The Chef and Sommelier Who Founded St. Jack Have Teamed Up for Another Divine Project, Heavenly Creatures

One way I’d like to experience Heavenly Creatures would be to come alone on a rainy weekday with a book and help myself to a lush French blend of Domaine Pignier.

Heavenly Creatures Photo credit: Ilana Freddye.

Heavenly Creatures was predestined to be excellent.

With the backing of longtime Portland sommelier Joel Gunderson and chef Aaron Barnett—the team behind the opening of St. Jack 13 years ago—it would have been shocking if it were anything but lovely.

Yet somehow, sitting at a table for two in the back, sipping a chilled gamay and pinot noir blend from the Saint-Pourçain region in France while snacking on a skewer of fried sweetbreads doused generously with pimentón-infused oil ($20), I found it even better than expected.

Gunderson, who looks a bit like John Lennon, with his wire-framed glasses and scruffy hair, is always on the floor, happy to chat about which wines excite him right now, which is basically all of the excellently curated by-the-glass offerings. Ask and thou shalt receive a nice sample if you, like me, can never choose, along with a short but informative description of what’s being poured.

Heavenly Creatures, named by Gunderson and his wife, Jena, after the 1994 movie starring Kate Winslet and Melanie Lynskey, is also the nickname for the many bottles of wine that line the walls, which you can also grab to go or drink in house for just a $15 corkage fee.

It’s an intimate bar, located inside the Coopers Hall event space that Chesa and 180 Xurros once called home on Northeast Broadway. There are no reservations and seats for about 25, so I’ve taken to showing up for the 5 pm opening to guarantee a spot with no wait (going later in the evening would also probably work well, but I’m a little tired by then).

The food is just as strong a pull as the drink here: Barnett is the de facto chef de cuisine and helps create the menu, while Matt Mayer runs the kitchen day to day and works with Barnett on new plates.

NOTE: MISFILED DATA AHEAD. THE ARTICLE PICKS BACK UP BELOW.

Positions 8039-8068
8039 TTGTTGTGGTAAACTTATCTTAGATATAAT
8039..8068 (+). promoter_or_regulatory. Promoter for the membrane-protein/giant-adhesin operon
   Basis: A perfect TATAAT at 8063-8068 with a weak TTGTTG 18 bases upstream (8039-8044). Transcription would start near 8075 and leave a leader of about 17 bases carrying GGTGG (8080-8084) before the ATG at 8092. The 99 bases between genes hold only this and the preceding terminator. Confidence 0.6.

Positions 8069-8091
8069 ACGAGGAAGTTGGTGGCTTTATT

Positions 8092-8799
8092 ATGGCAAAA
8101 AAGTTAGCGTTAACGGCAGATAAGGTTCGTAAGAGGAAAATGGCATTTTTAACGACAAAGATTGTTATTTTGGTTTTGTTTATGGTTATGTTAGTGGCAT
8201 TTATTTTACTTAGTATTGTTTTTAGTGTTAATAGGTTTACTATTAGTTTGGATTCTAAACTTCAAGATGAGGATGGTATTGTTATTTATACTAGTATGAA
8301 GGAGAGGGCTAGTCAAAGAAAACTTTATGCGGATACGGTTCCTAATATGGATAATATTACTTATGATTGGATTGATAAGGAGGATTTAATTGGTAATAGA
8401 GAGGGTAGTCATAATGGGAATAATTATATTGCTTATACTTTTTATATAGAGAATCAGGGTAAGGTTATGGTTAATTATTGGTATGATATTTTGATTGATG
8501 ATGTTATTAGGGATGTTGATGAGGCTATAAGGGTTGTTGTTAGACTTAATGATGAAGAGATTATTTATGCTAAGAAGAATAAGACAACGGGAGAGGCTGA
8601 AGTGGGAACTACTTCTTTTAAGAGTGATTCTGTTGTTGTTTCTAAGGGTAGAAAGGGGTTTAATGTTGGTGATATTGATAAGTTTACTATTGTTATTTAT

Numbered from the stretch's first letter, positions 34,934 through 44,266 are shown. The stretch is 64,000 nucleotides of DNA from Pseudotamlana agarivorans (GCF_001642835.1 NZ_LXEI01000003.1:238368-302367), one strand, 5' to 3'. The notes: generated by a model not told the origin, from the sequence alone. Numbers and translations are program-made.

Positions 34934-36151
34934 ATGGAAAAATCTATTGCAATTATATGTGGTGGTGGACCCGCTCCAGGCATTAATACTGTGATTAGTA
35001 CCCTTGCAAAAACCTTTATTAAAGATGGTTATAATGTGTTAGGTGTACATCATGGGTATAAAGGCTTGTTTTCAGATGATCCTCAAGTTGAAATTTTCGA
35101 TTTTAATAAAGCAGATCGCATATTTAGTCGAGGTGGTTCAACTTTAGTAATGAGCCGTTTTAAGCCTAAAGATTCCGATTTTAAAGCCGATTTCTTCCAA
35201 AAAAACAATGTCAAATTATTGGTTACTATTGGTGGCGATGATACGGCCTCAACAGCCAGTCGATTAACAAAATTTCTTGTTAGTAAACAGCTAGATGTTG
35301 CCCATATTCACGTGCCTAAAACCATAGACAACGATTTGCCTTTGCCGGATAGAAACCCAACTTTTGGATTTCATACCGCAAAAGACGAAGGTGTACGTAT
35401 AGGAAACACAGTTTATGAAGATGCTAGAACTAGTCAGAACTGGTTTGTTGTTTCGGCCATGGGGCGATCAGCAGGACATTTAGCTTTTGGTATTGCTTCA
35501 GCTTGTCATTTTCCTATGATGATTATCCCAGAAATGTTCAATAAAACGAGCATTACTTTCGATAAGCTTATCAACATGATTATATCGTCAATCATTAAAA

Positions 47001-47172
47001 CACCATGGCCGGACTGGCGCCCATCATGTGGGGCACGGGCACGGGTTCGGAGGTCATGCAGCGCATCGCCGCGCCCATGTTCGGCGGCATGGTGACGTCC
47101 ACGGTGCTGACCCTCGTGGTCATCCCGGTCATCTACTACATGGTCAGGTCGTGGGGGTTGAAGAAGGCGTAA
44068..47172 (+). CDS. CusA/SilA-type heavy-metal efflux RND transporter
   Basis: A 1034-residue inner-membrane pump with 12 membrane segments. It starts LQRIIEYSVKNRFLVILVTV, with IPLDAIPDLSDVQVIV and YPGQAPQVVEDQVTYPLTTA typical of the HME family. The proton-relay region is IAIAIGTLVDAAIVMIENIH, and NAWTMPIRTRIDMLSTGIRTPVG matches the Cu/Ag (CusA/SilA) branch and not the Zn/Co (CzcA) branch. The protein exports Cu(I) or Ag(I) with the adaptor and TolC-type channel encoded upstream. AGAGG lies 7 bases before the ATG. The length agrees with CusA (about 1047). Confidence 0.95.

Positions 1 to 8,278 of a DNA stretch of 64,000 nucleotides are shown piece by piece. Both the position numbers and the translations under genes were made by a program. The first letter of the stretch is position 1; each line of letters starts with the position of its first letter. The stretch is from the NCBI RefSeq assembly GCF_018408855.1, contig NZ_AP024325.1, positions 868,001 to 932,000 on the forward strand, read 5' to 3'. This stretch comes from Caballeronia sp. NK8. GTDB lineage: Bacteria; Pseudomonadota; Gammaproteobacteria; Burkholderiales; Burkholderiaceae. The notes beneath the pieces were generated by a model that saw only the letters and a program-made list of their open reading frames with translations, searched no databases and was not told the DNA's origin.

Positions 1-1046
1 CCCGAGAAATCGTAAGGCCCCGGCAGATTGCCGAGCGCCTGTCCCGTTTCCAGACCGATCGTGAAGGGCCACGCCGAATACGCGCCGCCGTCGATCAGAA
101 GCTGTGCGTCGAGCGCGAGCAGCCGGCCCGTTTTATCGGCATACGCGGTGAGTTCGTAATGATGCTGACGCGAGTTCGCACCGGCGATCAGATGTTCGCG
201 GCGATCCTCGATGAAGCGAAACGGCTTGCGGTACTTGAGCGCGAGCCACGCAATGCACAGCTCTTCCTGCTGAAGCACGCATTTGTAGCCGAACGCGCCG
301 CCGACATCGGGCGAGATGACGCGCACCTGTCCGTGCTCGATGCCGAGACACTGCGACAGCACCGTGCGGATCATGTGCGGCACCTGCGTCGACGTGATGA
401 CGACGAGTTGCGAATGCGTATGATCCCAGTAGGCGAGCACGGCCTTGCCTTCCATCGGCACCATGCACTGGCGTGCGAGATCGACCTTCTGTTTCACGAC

One way I’d like to experience Heavenly Creatures would be to come alone on a rainy weekday with a book, help myself to a lush French blend of chardonnay, poulsard and savagnin grapes from Domaine Pignier ($18), and order the most perfect plate of hearty slices of young yellowtail, served raw on thick toast with tonnato (the classic condiment of tuna, anchovies and mayonnaise), with bright pops of mustard seed and capers to set it off ($18). While much of the menu rotates regularly, this has rightfully remained a staple.

Plates are mostly small and meant for sharing and tilt seafood heavy. A raw scallop cru ($18) has had evolving accompaniments; at the time of this writing, the sweet, soft bivalve shone in a pool of bright green sauce with poblano pepper, fennel and a drizzling of parsley oil. A fried mackerel was a twist on fish and chips, served with sauerkraut and a tartar sauce with tart richness that puts most others to shame.

A plate of grilled rapini with a seaweed bagna cauda was generous ($15) but somehow felt like a slog toward the end, even with the help of shaved Comtè cheese and fried breadcrumbs. It’s not a bad dish; it’s just not quite as good as some of the others. Even a serving of kettle-cooked potato chips felt festive, served alongside a dip of Camembert cheese and jalapeño for kick ($12).

While the staff is predominantly male, Heavenly Creatures itself has a flair for the feminine, from the round, pink terrazzo tables with clay flower vases to the tea candles, ample plants, and bright pink grasslike weavings on the walls. It would make an excellent date-night spot, regardless of gender, but I have found myself bringing along my girlfriends.

The only thing Heavenly Creatures is missing? Dessert. That would be divine.

EAT: Heavenly Creatures, 2218 NE Broadway, 5-10 pm Monday-Saturday.

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